The Bastille Linux package is available for your Ubuntu system via packages, and may be installed with the package tool you prefer (e.g. apt-get, aptitude, or Synaptic) via the UniversePackages. The package includes a user interface, and configuration engine. The primary user interface is an X interface using the Perl/Tk system, and there is also a Curses-based text interface as well. You may use Bastille Linux in two primary modes:

  • Interactively: Allows Bastille Linux to ask you a series of questions, with explanations of the concept involved and hardens your system according to your answers to those questions.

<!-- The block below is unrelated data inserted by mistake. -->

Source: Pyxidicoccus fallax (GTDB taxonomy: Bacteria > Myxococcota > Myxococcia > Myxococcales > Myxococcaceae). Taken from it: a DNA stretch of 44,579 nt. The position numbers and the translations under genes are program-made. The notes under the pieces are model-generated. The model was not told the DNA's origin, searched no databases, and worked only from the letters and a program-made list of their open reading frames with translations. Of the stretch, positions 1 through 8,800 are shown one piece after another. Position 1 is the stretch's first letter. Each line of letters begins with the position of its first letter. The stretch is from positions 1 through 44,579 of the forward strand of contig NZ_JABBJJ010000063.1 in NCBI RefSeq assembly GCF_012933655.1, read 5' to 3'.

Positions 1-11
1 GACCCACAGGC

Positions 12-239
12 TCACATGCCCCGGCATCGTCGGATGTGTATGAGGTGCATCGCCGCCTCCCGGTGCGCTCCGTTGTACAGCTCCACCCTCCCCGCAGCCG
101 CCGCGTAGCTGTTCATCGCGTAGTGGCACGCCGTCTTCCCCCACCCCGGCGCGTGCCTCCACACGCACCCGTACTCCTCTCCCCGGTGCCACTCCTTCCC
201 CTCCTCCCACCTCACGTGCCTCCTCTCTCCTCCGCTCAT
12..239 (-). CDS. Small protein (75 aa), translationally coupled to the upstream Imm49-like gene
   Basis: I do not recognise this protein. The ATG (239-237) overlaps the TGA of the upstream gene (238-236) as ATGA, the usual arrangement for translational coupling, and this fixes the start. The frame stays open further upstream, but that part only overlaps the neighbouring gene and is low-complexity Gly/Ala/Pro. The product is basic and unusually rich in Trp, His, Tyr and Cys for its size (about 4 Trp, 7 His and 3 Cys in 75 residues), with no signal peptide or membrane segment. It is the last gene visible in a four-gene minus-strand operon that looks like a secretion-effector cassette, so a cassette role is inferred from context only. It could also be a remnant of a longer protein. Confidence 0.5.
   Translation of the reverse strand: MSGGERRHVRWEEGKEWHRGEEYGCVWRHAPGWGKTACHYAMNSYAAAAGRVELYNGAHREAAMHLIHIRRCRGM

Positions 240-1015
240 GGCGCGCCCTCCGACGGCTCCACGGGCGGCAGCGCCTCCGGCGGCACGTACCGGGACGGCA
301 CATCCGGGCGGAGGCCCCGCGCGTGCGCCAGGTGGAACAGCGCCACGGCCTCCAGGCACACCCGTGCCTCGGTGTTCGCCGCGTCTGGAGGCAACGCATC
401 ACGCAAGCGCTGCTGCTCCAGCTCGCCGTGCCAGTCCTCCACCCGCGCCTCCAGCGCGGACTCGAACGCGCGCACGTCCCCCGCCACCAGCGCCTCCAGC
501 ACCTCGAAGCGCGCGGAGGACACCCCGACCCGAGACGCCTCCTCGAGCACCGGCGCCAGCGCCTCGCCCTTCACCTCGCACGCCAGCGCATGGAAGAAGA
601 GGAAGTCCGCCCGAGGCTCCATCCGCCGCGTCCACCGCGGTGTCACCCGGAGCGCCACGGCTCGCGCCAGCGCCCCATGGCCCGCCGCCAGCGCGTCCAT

• Non-Interactively: You may also edit a configuration file which may then be used with Bastille Linux to enforce the security hardening measures. This is a good way to automate the hardening of several servers, for example.

Bastille's security hardening measures come from widely accepted security best practices, such as the SANS Securing Linux Step by Step guides, Kurt Seifried's Linux Administrator's Security Guide, and other reputable security sources.

Now that you have some idea about what Bastille Linux is, and does, we'll cover installation, and use of Bastille Linux.


Installing Bastille Linux.

You must enable the Universe repository in order to install Bastille Linux.

IMPORTANT: There is a problem with the package in 9.10 Karmic. You must install any of these packages first: bsd-mailx, mailx or mailutils. See Launchpad #434709 for details. It is reported to be fixed for 10.10 Lucid.

The apt-get command, to be issued from a terminal prompt is as follows: